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The role of neuronal nicotinic acetylcholine receptors in acute and chronic neurodegeneration.

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  • 1Eli Lilly and Co. Ltd., Lilly Research Centre, Erl Wood Manor, Windlesham, Surrey GU20 6PH, UK. ONEILL_MICHAEL_J@Lilly.Com


In the last five years there has been a rapid explosion of publications reporting that neuronal nicotinic acetylcholine receptors (nAChRs) play a role in neurodegenerative disorders. Furthermore, there is a well-established loss of nAChRs in post-mortem brains from patients with Alzheimer's disease, Parkinson's disease and a range of other disorders. In the present review we discuss the evidence that nicotine and subtype selective nAChR ligands can provide neuroprotection in in vitro cell culture systems and in in vivo studies in animal models of such disorders. Whilst in vitro data pertaining to a protective effect of nicotine against nigral neurotoxins like MPTP is less robust, most studies agree that nicotine is protective against glutamate and beta-amyloid toxicity in various culture systems. This effect appears to be mediated by alpha7 subtype nAChRs since the protection is blocked by alpha-bungarotoxin and is mimicked by alpha7 selective agonists. In vivo studies indicate that alpha7 receptors play a critical role in protection from cholinergic lesions and enhancing cognitive function. The exact subtype involved in the neuroprotectant effects seen in animal models of Parkinson's disease is not clear, but in general broad spectrum nAChR agonists appear to provide protection, while alpha4beta2 receptors appear to mediate symptomatic improvements. Evidence favouring a protectant effect of nicotine against acute degenerative conditions is less strong, though some protection has been observed with nicotine pre-treatment in global ischaemia models. A variety of cellular mechanisms ranging from the production of growth factors through to inactivation of toxins and antioxidant actions of nicotine have been proposed to underlie the nAChR-mediated neuroprotection in vitro and in vivo. In summary, although the lack of subtype selective ligands has hampered progress, it is clear that in the future neuronal nAChR agonists could provide functional improvements and slow or halt the progress of several crippling degenerative diseases.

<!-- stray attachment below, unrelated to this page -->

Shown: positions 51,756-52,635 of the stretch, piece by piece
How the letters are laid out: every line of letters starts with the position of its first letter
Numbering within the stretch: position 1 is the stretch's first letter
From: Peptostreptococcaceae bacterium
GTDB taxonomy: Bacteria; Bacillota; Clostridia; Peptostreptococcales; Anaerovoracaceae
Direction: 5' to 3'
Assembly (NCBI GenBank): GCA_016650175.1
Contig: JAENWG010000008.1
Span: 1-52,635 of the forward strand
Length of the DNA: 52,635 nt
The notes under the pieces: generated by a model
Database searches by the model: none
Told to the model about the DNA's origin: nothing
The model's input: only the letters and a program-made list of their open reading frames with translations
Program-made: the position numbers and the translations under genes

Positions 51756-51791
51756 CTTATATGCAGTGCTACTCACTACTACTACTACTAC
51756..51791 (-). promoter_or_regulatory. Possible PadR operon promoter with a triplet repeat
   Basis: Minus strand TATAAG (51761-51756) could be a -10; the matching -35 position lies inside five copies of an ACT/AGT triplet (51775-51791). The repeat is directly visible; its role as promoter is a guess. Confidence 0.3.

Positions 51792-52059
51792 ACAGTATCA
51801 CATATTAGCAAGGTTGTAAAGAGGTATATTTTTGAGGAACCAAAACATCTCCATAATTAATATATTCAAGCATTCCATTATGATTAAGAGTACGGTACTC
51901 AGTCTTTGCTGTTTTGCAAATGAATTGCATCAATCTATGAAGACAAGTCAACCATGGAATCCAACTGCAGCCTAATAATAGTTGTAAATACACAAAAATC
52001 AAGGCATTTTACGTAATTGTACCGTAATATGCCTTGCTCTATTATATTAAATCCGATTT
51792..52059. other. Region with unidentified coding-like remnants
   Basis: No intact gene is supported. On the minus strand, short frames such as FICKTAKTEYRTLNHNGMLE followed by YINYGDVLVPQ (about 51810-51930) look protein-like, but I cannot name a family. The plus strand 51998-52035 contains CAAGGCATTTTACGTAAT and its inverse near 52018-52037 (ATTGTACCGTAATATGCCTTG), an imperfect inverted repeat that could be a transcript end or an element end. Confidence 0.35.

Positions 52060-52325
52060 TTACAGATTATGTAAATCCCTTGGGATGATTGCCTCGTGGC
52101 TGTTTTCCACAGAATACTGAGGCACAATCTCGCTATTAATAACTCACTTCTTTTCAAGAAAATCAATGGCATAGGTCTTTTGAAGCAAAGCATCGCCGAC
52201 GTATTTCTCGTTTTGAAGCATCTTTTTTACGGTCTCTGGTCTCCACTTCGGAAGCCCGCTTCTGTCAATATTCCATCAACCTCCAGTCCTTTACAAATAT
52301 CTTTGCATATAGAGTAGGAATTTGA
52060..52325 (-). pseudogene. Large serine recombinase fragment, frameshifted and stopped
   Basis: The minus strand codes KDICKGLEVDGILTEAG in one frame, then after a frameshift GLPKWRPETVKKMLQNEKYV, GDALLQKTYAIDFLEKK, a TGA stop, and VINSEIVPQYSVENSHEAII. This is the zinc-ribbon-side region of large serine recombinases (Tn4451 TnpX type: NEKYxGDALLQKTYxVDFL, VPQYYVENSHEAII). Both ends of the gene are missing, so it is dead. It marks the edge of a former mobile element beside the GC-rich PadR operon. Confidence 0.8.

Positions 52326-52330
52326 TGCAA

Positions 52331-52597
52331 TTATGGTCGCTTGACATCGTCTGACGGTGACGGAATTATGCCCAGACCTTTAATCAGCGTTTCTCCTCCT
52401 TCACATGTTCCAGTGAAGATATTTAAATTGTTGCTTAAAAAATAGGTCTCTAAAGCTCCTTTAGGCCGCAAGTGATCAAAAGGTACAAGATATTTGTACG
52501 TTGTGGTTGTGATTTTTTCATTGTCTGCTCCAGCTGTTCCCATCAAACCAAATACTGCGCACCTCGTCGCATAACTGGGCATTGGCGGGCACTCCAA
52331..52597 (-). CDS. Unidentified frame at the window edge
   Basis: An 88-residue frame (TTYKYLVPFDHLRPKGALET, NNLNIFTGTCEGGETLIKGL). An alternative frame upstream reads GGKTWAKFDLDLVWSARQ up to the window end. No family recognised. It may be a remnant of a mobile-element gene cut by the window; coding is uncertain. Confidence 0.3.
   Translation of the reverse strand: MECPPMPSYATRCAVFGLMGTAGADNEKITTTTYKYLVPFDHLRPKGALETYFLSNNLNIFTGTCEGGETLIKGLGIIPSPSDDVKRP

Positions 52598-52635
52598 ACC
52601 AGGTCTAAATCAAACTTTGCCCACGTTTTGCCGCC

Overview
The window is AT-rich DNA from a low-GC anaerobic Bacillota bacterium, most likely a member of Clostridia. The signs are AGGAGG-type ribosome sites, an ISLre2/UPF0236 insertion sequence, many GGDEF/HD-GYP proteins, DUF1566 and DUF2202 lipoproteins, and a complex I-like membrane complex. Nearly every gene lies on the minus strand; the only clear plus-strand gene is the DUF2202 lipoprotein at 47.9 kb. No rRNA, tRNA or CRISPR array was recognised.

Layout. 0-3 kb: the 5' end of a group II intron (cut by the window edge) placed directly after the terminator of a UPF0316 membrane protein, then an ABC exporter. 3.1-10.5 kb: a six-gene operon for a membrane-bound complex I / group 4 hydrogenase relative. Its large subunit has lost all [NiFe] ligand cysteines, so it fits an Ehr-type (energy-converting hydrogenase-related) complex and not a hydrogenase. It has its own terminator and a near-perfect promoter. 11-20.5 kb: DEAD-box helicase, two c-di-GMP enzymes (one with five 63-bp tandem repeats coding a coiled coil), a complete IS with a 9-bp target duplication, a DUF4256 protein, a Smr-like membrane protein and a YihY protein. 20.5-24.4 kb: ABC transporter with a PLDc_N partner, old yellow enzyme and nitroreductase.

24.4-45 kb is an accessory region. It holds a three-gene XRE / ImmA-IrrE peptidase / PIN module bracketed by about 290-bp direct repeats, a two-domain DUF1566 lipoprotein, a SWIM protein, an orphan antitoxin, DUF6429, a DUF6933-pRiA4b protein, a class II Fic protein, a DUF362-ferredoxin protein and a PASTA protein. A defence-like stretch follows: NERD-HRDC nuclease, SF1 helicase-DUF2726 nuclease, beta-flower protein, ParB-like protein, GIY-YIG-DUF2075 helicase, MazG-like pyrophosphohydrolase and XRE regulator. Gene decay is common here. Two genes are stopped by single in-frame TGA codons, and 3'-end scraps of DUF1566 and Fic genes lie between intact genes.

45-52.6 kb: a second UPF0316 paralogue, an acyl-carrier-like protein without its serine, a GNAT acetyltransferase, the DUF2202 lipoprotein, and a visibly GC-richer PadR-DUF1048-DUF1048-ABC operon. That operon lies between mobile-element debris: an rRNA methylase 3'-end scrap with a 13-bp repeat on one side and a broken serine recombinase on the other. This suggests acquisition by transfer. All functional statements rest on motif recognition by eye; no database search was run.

[PubMed - indexed for MEDLINE]
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